– Charles Allan Gilbert, All Is Vanity, 1892

Although I am adamant about the importance of finding new and uncommon sources of inspiration to interpret the world, I find that certain sources leave a recurrent impression across the psyche. Such works lend depth to the way inspiration can be made meaningful, which can then be used to inspire others through the creation of new works.

My approach to the Order of Nine Angles is no different. In identifying, interpreting, and then making meaningful certain recurrent dynamics from my own experiences and then finding correlates at the heart of the ONA, I try not to draw from the Spenglers or Toynbees of the world, or even the literature of the ONA; rather, I look to the Alfred North Whiteheads, Alasdair MacIntyres, Charles Taylors, Henry James’, Thomas Manns, and Guy de Maupassants – sources that contain these dynamics in a much richer and deeper way, but which go unnoticed and unexamined within the tradition.

Insofar as the ONA is not just a system of thought or practice but a mode of life, one can learn to identify the dynamics it reveals in transformative experience through the cultural canvas of the world, be that nature, thought, art, music, or the history of ideas. In identifying these dynamics in uncommon and unexpected sources of inspiration, one can impart a certain vitality to the tradition. Thus, rather than recycling what have now become dogmatic misinterpretations within and outside of the Order, one can learn to view it through a new and valuable lens of interpretation, thereby lending a much-needed source of renewal and novelty to the tradition.[1]

With that said, there are two main approaches to that renewal and novelty. The first involves identifying the deep dynamics of transformative experience in unexpected sources outside of the tradition and then synthesizing them into new forms within the tradition. The second involves a kind of hermeneutic approach, where one revisits sources of inspiration from their past through a new lens of interpretation, one made possible by transformative experience. In the latter case, the lens changes as we do, which makes the source in question “recurrent,” in that it is continually redefined and, in that sense, “alive.”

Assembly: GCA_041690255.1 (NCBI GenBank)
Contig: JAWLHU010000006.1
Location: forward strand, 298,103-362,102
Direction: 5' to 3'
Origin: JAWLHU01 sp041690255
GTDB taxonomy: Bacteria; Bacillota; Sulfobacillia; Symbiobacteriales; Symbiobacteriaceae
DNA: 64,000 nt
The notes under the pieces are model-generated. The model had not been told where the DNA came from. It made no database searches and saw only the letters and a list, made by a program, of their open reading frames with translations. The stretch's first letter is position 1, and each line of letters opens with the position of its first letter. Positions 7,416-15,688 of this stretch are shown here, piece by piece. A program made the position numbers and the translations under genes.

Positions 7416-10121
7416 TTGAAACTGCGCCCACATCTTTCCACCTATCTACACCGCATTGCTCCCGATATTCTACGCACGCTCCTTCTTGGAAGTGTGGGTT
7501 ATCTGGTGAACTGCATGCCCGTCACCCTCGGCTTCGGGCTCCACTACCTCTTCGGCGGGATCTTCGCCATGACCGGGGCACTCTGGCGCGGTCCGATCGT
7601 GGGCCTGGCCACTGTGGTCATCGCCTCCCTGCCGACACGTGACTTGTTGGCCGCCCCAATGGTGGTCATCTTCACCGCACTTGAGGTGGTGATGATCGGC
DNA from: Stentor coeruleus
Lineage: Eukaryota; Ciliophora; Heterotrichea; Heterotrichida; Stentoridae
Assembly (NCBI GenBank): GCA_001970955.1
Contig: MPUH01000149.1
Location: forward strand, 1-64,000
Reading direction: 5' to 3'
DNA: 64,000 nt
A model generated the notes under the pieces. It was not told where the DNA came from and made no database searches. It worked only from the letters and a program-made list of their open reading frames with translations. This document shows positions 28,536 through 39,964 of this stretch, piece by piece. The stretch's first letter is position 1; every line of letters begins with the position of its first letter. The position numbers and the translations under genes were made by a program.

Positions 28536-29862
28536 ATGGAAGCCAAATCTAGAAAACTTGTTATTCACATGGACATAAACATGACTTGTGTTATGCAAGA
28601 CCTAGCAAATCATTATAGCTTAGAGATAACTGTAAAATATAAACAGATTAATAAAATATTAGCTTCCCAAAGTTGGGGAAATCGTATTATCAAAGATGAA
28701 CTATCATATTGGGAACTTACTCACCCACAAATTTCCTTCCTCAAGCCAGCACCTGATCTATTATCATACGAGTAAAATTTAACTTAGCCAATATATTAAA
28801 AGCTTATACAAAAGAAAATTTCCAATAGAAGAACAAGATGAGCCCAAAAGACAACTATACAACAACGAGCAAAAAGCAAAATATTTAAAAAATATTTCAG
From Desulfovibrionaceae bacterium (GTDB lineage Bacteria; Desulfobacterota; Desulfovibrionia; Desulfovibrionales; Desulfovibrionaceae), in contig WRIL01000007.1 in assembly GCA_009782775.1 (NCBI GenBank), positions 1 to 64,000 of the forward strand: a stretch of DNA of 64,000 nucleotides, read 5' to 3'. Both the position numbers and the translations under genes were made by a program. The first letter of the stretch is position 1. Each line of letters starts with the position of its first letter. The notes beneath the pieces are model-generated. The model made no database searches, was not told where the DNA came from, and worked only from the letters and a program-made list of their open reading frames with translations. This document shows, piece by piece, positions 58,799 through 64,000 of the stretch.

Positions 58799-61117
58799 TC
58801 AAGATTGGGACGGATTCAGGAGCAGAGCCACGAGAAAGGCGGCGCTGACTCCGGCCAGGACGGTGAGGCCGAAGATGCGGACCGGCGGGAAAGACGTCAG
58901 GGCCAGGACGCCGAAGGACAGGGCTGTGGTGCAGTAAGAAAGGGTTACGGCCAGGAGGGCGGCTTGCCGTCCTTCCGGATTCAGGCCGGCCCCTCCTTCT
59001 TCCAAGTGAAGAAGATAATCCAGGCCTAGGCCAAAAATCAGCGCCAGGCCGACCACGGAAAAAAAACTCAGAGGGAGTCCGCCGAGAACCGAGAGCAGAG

While both approaches are essential and typically work together, one such “hermeneutic” or recurrent source I revisit regularly is the following lecture by Christopher Hyatt (aka Alan Miller). When I first discovered Hyatt’s work many years ago, what struck me was not his knowledge of magick, training under Israel Regardie, or previous association with the OTO – none of which appealed to me – but the richness of his life and the no-nonsense pragmatism with which he approached the human mind and our place in the world. Hyatt’s brutal honesty and ruthless empiricism find shelter in much of the ONA, despite their differences in approach; but unlike the ONA, Hyatt seems to form a bridge between practical utility and meaning – between whether something works and what it is in determining how it finds meaningful application.

Having revisited this lecture today, I reflected on some of its deeper psychological import and application within the ONA. In my experience, Hyatt’s psychological characterization of what he terms the idealized, actual, and diminished selves can serve as a powerful psychological model to gauge “where one is” with respect to the dyssolving of the ego. It may also be a helpful way to gently estimate where others are in their own development, particularly within the ONA and in terms of its opponents. This lecture thus struck me as relevant to the current climate of the ONA, keeping in mind that this is merely a model, an overview, and one way of viewing the human psyche (and a general one at that):

Nameless Therein
Scothorn Nexion
April 30, 2022

[1] And to clarify: the sources I have in mind here are primarily philosophical, artistic, and related. Syncretizing certain incompatible “magickal” traditions with the ONA is not something I generally find productive or worthwhile, seeing as how many of these lack the depth of their philosophical and artistic counterparts, particularly in a modern context. However, members of the Fenrir team do have the knowledge and experience to syncretize traditions that are compatible – and this I view as important and worthwhile. Combined with the philosophical and artistic domains, this knowledge can then be used to expand the ONA’s system of magick and, eventually, create one’s own.